Reply to comment: Proton Pump Inhibitor Use and Risk of Hepatocellular Carcinoma

Wei-Yu Kao, Elise Chia-Hui Tan, Chien Wei Su

Research output: Contribution to journalArticlepeer-review


We appreciate the comments by Lai on our study.1 We completely agree that proton pump inhibitor (PPI) use is not associated with an increased risk of hepatocellular carcinoma (HCC) development in patients with chronic hepatitis B or C. However, another recent nested case‐control study, using the Taiwan National Health Insurance (NHI) database, showed that PPI use might increase the risk of HCC in patients without hepatitis B or C infection.2 The different results between Shao et al. and our study may be attributed to the different study designs (case‐control study vs. cohort study) and subjects (nonviral hepatitis vs. viral hepatitis). Because the majority (>80%) of HCC patients in Taiwan and East Asia have an active ongoing or resolved viral hepatitis, our study might provide more clinical implications for patients who bear a higher risk of developing HCC.3 Regarding the nonviral etiology of HCC, Lai conducted a cohort study using the Taiwan NHI database, and it showed that incidences of HCC were similar between PPI users and non‐PPI users after excluding alcohol‐related disease, cirrhosis, hepatitis B infection, hepatitis C infection, other chronic hepatitis, and diabetes mellitus.4 Furthermore, another recent meta‐analysis of five observational studies demonstrated that PPI use was not associated with an increased risk of HCC.5 The results were consistent after excluding two studies that enrolled patients with chronic hepatitis B or C. Taken together, most published human studies of PPI use and HCC risk have revealed weak associations and are prone to residual confounding or protopathic bias, both in terms of viral etiology and nonviral etiology of HCC.2 Based on these studies, PPI use is not associated with an increased risk of developing HCC both in patients with and those without viral hepatitis. The overinterpretation and sensationalization of medical studies has led to public misinformation and should not be overextrapolated to alter clinical practice. Therefore, more prospective, large‐scale, randomized controlled clinical trials with long‐term follow‐up studies are warranted to establish the relationship between PPI use and HCC.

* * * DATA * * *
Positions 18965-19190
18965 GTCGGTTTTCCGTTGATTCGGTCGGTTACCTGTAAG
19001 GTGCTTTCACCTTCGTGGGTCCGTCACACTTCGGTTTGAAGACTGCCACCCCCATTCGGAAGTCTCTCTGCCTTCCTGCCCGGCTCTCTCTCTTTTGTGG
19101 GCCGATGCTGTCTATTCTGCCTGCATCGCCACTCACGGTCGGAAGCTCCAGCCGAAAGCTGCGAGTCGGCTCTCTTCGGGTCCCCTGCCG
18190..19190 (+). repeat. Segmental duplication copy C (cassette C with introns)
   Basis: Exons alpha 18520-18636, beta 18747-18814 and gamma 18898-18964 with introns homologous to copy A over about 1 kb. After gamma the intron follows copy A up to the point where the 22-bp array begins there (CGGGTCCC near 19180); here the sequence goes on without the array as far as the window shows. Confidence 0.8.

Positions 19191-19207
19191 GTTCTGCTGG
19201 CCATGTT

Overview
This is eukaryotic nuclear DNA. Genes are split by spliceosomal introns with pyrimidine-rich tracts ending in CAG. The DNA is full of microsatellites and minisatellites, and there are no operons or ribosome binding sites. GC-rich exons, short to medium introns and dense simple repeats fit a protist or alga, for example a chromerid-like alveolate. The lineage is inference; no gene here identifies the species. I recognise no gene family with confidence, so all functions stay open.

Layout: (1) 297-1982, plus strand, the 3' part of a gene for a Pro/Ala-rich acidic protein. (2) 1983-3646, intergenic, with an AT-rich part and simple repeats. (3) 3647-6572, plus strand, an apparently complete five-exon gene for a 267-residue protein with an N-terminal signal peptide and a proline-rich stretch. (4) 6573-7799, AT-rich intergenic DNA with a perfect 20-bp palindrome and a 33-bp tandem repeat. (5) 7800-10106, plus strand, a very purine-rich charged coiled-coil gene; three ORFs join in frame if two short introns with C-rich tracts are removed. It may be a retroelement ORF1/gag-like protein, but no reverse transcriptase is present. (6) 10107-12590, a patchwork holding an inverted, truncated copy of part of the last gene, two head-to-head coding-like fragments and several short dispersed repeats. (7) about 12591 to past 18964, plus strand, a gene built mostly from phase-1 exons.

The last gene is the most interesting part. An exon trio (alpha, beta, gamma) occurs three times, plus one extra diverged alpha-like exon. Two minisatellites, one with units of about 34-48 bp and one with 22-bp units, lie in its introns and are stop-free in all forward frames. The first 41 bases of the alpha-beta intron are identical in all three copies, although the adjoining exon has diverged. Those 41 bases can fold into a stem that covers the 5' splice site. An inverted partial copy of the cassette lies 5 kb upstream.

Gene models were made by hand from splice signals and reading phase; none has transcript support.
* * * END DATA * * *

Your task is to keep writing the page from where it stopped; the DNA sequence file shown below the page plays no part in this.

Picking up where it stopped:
Original languageEnglish
Issue number1
Publication statusPublished - Mar 30 2019


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